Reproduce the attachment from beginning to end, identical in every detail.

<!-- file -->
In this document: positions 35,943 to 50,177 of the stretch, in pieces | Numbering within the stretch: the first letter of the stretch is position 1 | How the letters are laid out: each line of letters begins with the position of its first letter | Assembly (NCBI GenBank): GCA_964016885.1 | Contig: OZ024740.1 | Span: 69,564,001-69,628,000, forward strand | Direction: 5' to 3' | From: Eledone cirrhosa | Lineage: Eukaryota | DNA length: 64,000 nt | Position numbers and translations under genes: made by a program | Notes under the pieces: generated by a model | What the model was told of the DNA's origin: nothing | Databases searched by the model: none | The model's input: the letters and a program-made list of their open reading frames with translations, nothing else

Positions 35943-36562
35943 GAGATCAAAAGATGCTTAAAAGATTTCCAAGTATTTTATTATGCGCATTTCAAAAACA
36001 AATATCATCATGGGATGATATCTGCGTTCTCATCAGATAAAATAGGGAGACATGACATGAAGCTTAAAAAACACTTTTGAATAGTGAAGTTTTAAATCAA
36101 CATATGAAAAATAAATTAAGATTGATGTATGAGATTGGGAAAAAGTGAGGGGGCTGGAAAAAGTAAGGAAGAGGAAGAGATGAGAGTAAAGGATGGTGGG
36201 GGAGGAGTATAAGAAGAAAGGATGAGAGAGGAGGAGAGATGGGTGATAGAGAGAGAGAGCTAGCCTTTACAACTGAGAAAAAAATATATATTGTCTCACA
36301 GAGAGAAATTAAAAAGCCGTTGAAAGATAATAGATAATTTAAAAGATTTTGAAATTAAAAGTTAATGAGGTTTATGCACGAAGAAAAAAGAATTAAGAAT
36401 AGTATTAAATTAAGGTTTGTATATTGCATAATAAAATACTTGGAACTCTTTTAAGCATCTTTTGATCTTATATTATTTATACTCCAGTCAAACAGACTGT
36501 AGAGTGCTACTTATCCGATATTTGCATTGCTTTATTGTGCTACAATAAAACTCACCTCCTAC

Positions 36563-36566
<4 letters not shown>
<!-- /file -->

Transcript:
In this document: positions 35,943 to 50,177 of the stretch, in pieces | Numbering within the stretch: the first letter of the stretch is position 1 | How the letters are laid out: each line of letters begins with the position of its first letter | Assembly (NCBI GenBank): GCA_964016885.1 | Contig: OZ024740.1 | Span: 69,564,001-69,628,000, forward strand | Direction: 5' to 3' | From: Eledone cirrhosa | Lineage: Eukaryota | DNA length: 64,000 nt | Position numbers and translations under genes: made by a program | Notes under the pieces: generated by a model | What the model was told of the DNA's origin: nothing | Databases searched by the model: none | The model's input: the letters and a program-made list of their open reading frames with translations, nothing else

Positions 35943-36562
35943 GAGATCAAAAGATGCTTAAAAGATTTCCAAGTATTTTATTATGCGCATTTCAAAAACA
36001 AATATCATCATGGGATGATATCTGCGTTCTCATCAGATAAAATAGGGAGACATGACATGAAGCTTAAAAAACACTTTTGAATAGTGAAGTTTTAAATCAA
36101 CATATGAAAAATAAATTAAGATTGATGTATGAGATTGGGAAAAAGTGAGGGGGCTGGAAAAAGTAAGGAAGAGGAAGAGATGAGAGTAAAGGATGGTGGG
36201 GGAGGAGTATAAGAAGAAAGGATGAGAGAGGAGGAGAGATGGGTGATAGAGAGAGAGAGCTAGCCTTTACAACTGAGAAAAAAATATATATTGTCTCACA
36301 GAGAGAAATTAAAAAGCCGTTGAAAGATAATAGATAATTTAAAAGATTTTGAAATTAAAAGTTAATGAGGTTTATGCACGAAGAAAAAAGAATTAAGAAT
36401 AGTATTAAATTAAGGTTTGTATATTGCATAATAAAATACTTGGAACTCTTTTAAGCATCTTTTGATCTTATATTATTTATACTCCAGTCAAACAGACTGT
36501 AGAGTGCTACTTATCCGATATTTGCATTGCTTTATTGTGCTACAATAAAACTCACCTCCTAC

Positions 36563-36566
<4 letters not shown>